The majority of students expect to achieve several key life moments – own first car, draw a great salary, pay off student debt, get married — within the first five years after graduating from post-secondary school, according to the 2016 RBC Student Finances Poll.
Yet, first- and fourth-year students differ on how quickly they will achieve some of these milestones. First-year students are more confident than their fourth-year counterparts that, within five years of graduation, they will:
- Earn their first $100,000 (64 per cent versus 55 per cent, respectively)
- Settle down with a partner (55 per cent and 49 per cent, respectively)
- Have kids (40 per cent and 29 per cent, respectively).
“A lifetime passes from the moment you receive your acceptance letter and when you graduate from post-secondary school. The survey results show that goals and priorities evolve as perspectives and realities come into focus the closer you are to finishing school,” says Laura Plant, director of student banking, RBC.
Universal focus, conventional view
Overall, the survey suggests undergraduate students have a conventional view of when they will check off key milestones. Students at all levels have a universal focus on paying off debt before buying a home, getting married or having children. Here is their post-graduation timeline:
- Within first year: Half of students (51 per cent) look to move out of their parents’ home
- Within two years: own a car (55 per cent)
- Within five years: 78 per cent of students expect to pay off student debt. Almost half (49 per cent) expect to buy a home in that time frame, while 53 per cent think wedding rings will be exchanged.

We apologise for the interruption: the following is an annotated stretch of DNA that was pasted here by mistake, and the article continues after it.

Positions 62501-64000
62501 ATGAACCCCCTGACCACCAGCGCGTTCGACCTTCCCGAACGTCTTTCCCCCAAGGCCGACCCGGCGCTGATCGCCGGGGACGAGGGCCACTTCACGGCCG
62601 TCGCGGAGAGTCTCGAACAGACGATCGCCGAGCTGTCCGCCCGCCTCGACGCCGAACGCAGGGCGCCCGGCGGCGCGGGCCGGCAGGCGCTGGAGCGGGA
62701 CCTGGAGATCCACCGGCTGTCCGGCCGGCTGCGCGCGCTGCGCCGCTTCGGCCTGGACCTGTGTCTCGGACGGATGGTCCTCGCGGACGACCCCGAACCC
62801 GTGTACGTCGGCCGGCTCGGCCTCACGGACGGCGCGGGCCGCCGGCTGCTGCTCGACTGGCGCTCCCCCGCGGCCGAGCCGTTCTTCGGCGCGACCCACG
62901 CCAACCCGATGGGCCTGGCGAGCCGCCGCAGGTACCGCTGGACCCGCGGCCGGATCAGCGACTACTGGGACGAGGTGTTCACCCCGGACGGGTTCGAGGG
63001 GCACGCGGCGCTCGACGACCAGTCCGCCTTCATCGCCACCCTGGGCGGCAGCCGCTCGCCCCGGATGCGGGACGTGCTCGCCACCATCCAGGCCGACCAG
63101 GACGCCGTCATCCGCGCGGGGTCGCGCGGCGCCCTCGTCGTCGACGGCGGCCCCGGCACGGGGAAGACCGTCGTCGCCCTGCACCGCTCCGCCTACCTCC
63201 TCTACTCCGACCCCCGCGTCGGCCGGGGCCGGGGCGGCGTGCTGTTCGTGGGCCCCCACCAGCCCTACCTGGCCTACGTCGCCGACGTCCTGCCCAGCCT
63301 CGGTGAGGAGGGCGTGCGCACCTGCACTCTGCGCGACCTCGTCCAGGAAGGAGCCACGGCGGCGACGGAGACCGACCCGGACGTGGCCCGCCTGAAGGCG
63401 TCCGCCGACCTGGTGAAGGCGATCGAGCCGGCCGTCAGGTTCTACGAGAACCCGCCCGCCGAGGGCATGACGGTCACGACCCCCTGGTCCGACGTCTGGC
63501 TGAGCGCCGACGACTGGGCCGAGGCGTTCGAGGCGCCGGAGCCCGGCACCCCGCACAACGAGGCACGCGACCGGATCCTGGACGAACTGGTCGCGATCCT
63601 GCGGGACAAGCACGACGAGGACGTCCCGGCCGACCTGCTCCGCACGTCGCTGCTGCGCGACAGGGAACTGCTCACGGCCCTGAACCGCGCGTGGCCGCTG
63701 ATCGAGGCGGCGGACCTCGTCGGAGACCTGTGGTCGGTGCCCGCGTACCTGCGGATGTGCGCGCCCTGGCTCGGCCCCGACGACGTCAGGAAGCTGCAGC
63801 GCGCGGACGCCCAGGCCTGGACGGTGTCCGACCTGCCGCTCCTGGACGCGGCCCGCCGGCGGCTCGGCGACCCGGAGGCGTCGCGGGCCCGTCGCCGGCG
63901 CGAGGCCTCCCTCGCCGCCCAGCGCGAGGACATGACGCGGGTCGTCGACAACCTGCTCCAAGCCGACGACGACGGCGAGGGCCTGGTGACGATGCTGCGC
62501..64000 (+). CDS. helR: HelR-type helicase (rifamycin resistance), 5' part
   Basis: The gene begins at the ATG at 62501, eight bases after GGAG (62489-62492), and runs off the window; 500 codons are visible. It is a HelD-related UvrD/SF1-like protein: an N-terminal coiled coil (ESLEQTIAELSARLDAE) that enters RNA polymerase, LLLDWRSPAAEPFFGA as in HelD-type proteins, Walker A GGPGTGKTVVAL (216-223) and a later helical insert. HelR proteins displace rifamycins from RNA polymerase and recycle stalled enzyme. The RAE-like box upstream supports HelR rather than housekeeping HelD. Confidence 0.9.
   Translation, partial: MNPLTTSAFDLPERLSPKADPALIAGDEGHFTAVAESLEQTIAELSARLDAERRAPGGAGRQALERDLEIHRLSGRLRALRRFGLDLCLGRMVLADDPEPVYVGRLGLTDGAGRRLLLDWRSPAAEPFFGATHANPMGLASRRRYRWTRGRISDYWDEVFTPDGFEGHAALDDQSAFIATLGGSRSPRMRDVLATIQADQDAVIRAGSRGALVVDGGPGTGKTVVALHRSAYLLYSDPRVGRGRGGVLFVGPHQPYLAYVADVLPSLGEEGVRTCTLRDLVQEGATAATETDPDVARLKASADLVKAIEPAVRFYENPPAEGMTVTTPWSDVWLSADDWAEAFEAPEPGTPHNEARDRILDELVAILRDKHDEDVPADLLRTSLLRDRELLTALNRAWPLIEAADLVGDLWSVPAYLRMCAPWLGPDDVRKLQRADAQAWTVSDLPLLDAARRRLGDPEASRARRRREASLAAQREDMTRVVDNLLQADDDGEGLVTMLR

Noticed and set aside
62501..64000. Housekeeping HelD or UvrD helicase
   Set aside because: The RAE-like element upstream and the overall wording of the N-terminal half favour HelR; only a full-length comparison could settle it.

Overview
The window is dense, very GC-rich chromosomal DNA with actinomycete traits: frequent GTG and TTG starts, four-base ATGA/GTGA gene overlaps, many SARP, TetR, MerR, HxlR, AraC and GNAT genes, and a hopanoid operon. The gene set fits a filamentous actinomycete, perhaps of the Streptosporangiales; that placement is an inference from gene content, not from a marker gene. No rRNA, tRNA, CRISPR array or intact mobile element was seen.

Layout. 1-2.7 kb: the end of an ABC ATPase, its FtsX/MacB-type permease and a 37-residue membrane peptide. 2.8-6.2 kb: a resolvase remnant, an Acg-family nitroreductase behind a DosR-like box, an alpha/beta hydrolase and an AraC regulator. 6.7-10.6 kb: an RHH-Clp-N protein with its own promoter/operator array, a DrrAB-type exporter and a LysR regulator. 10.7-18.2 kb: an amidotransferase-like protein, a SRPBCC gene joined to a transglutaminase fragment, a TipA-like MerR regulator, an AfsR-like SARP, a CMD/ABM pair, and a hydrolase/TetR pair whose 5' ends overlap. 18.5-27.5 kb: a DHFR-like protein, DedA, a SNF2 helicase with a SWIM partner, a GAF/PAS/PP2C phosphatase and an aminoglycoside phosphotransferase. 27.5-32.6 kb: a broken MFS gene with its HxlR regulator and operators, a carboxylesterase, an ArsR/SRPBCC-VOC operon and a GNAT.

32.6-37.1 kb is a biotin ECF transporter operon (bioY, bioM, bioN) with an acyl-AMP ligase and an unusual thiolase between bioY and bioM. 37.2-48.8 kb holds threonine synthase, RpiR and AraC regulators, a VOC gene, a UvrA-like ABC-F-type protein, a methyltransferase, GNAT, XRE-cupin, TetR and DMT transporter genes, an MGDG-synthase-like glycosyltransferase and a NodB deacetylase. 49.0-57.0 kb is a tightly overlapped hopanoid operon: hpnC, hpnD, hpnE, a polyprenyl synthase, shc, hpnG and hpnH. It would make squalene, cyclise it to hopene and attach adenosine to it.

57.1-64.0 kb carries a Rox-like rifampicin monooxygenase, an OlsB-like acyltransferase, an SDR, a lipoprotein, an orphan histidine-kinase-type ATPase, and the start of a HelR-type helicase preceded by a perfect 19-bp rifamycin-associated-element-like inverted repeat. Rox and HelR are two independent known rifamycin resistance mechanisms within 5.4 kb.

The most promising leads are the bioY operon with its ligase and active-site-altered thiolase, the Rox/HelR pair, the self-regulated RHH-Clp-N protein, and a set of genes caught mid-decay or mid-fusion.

“I admire that most students have a roadmap for their life moments and that they aren’t afraid to have it all. Earning the first $100,000 is a huge goal and could go a long way to achieving the future students envision for themselves. The key to achieving their plans in a realistic way is to have a detailed financial game plan and to regularly review those plans as life happens,” says Plant.
No matter how big or small the goals, here are four financial habits that will set up students for personal money management success in and out of school, according to Plant:
- Create a budget: Making a personalized financial plan is about you and your priorities. Knowing exactly where your money is going will help you stay on track for your short- and long-term goals – whether it’s the latest gadget, a spring-break getaway, or planning a wedding.
- Save: Saving on a regular basis is better than not saving at all. Start small and increase the amount as your income grows. Bonus tip: let your money work harder for you by setting up automatic transfers from your daily chequing account into a separate high-interest savings account or guaranteed investment certificate to be used towards your big plans.
- Build credit: Used wisely, a credit card is a powerful way to build a credit history. Showing that you can responsibly pay back borrowed money will come in handy when applying for a loan to buy bigger things like a car or a home.
- Check-up: Regularly review your progress and make adjustments to stay on track.
More resources and tools for students and their parents are available at RBC Student Solutions. It’s never too early to learn about budgeting and finances, find out more about your financial future.
About RBC Student Finances Poll
The online study, conducted by independent research company MARU | VCR&C, was of a nationally representative group of students enrolled in a Canadian college or university from March 14th to March 24, 2016. The total sample size was 1,507 with a margin of error of ±2.5 per cent.
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RBC helps communities prosper, supporting a broad range of community initiatives through donations, community investments, sponsorships and employee volunteer activities. In 2015, we contributed more than $121 million to causes around the world.
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